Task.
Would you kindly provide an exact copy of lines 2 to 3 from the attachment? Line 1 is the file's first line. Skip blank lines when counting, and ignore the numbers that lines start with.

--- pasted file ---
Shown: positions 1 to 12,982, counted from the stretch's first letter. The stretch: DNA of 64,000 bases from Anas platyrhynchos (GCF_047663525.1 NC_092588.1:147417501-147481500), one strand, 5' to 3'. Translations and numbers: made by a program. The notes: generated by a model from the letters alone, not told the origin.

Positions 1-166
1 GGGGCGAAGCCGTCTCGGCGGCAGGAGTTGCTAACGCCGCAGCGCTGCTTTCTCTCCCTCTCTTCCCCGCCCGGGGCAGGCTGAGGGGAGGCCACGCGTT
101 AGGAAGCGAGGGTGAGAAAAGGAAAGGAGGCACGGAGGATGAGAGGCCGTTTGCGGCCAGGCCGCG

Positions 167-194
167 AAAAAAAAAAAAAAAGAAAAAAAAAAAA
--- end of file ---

Positions 1-166
1 GGGGCGAAGCCGTCTCGGCGGCAGGAGTTGCTAACGCCGCAGCGCTGCTTTCTCTCCCTCTCTTCCCCGCCCGGGGCAGGCTGAGGGGAGGCCACGCGTT